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07/17/87 the People of the State of v. Gregory Smith

July 17, 1987





511 N.E.2d 770, 158 Ill. App. 3d 595, 110 Ill. Dec. 593 1987.IL.1010

Appeal from the Circuit Court of Cook County; the Hon. Thomas R. Fitzgerald, Judge, presiding.


JUSTICE LORENZ delivered the opinion of the court. SULLIVAN, P.J., and PINCHAM, J., concur.


Following a jury trial defendant Gregory Smith was found guilty of armed robbery, armed violence, and aggravated battery. He appeals urging the following: (1) his right to due process was violated by the prosecution's repeated references to his post-arrest silence; and (2) the cumulative impact of numerous instances of prosecutorial misconduct, including improper closing and rebuttal, denied him a fair trial.

We affirm.

The following pertinent testimony was adduced at trial. On the night of February 27, 1984, an armed robbery occurred at the Bee-Gee Tavern in Chicago. Two patrons, Officer James Ahern, an off-duty Chicago police officer, and Joseph Mahoney, were wounded. Nineteen shots were fired in the course of the robbery, which lasted approximately 30 to 60 seconds. Thirteen bullets were traced to two weapons owned by Ahern and six were traced to non-police weapons. Defendant, Fred Brown, and Ricky Anderson were alleged to be the perpetrators of the robbery and related crimes. Fred Brown died of gunshot wounds at the tavern. Defendant and Anderson were both wounded. Defendant was tried separately from Anderson.

At trial defendant admitted being present at the tavern at the time in question but denied that he had participated in the crime. According to defendant the events leading up to the crime began some five days earlier on February 22, 1984. In the early hours of that day Brown came to defendant's house seeking asylum from the police. Brown told defendant that he had just killed a man named Willie Stokes. Brown then slept at defendant's house and left in the morning. Three days later Brown returned with a newspaper which contained an article mentioning a $25,000 or $20,000 reward being offered for any information leading to the prosecution of the murderer of Stokes. Two days later defendant met Brown at a bus stop at 108th and Michigan Avenues. Brown was driving a red Ford and offered defendant a ride. Defendant was carrying a .38 caliber revolver, which he placed in the glove compartment of Brown's car. The two men drove around for a while and eventually picked up Anderson, who was carrying a .25 automatic gun. A second stop was made to pick up some shells for Brown's .12 gauge sawed-off shotgun, which he had under the driver's seat.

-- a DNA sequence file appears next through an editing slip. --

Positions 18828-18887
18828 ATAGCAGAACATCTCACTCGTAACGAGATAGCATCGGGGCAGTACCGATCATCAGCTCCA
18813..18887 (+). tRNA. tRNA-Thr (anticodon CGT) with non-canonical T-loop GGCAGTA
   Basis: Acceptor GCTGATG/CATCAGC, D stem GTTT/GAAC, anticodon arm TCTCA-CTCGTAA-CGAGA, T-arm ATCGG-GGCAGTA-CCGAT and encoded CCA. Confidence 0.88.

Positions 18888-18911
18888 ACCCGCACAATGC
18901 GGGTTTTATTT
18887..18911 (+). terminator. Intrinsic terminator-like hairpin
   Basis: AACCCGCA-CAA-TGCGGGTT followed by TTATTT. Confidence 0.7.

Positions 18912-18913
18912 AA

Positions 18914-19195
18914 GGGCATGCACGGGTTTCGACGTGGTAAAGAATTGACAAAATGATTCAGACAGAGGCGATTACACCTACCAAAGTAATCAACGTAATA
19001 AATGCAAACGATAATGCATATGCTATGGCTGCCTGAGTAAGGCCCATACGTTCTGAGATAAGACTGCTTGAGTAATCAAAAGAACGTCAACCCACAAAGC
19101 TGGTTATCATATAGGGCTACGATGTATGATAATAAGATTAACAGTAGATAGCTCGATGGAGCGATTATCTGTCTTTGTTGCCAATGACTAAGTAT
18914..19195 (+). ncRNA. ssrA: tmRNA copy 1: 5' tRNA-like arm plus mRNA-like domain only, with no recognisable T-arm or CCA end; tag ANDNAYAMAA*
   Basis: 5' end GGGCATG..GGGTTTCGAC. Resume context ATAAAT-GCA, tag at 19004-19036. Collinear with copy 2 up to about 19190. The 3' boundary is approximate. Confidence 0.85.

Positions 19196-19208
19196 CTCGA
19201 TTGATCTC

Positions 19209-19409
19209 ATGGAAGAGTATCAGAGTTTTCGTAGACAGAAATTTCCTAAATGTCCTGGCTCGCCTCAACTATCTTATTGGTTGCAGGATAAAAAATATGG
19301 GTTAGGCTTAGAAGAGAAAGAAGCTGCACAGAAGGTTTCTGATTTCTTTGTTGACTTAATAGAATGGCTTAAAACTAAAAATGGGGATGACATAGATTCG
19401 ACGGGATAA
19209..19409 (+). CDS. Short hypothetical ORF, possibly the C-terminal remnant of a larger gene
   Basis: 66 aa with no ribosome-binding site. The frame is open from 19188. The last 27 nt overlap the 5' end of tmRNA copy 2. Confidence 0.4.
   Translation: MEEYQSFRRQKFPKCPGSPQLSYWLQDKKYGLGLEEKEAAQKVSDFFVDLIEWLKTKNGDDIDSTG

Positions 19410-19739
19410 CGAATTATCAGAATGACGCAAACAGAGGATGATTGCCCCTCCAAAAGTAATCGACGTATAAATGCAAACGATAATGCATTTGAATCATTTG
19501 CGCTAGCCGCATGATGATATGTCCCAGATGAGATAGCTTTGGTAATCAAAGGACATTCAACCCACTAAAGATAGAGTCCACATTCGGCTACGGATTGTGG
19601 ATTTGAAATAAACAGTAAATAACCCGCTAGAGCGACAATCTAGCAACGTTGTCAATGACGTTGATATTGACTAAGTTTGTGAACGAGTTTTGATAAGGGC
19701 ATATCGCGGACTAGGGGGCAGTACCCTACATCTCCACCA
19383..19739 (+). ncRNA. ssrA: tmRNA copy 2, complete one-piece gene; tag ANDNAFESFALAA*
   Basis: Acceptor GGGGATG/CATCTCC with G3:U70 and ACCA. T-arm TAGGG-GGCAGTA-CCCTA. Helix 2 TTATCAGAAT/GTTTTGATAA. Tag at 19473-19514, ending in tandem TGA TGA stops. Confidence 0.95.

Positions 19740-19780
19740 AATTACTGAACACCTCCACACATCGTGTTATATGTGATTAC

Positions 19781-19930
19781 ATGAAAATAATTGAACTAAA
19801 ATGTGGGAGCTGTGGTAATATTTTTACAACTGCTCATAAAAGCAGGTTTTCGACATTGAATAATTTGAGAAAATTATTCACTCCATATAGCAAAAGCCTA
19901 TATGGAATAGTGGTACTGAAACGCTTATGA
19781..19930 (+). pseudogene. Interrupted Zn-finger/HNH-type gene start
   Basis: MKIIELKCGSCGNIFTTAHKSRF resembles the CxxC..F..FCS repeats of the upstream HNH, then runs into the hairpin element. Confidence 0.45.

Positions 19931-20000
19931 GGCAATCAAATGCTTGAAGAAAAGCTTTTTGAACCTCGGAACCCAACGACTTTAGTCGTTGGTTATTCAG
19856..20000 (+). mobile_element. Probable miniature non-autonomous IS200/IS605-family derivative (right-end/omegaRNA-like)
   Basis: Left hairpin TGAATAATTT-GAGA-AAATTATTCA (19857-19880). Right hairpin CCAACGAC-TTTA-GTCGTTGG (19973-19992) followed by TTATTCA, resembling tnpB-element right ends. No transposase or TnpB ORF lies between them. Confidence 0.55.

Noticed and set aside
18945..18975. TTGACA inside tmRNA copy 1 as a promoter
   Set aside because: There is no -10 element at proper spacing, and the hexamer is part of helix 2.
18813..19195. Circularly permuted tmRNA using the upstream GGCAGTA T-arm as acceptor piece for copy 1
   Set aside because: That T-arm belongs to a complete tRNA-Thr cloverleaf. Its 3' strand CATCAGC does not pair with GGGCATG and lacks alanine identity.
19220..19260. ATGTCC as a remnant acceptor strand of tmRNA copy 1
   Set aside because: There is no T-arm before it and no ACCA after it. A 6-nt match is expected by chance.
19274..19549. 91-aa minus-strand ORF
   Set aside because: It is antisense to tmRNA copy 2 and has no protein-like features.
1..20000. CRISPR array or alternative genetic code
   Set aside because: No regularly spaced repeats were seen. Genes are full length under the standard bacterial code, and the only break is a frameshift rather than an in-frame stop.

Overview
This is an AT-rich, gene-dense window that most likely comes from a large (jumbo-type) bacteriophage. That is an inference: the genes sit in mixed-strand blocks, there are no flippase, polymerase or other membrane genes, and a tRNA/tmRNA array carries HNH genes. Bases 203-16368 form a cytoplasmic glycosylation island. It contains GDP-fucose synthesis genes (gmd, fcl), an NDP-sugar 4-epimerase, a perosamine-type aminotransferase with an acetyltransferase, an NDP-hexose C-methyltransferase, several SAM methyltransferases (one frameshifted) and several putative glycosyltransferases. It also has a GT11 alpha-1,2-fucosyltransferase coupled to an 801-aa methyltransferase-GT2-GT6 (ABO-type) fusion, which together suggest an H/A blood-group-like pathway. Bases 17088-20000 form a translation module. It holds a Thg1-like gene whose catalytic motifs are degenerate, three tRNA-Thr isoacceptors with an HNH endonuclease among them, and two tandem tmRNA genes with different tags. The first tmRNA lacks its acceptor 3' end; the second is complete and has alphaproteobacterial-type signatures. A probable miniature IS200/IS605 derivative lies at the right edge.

Defendant initially thought that Brown was going to drive him home. During the course of the car ride Brown remarked that he would have to kill the people who knew of his participation in the Stokes murder. Defendant assumed that Brown was referring to him because, as far as he knew, he was the only one who knew of the murder. The three men drove west on 79th Street past defendant's apartment. Defendant feared that Brown intended to kill him. Defendant asked Brown to pull over at the Bee-Gee Restaurant so that he could use the men's room. Brown pulled up in front of the tavern and defendant entered, unarmed, and went directly to the men's room. It was about 9:30 p.m. While he was in the men's room he heard a man say: "This is a stickup." He stepped out of the men's room and was shot in the chest by Ahern. Defendant fell to the floor and was shot a second time in the leg. Defendant crawled out the back door when the shooting stopped. He was found by two police officers one-half block west of the tavern, collapsed in the snow. He was taken to Holy Cross Hospital and then transferred to Cook County Hospital. While being questioned at the hospital, defendant stated that he did not know who shot him, that he was unaware that shooting was going to take place, and that he wanted to die.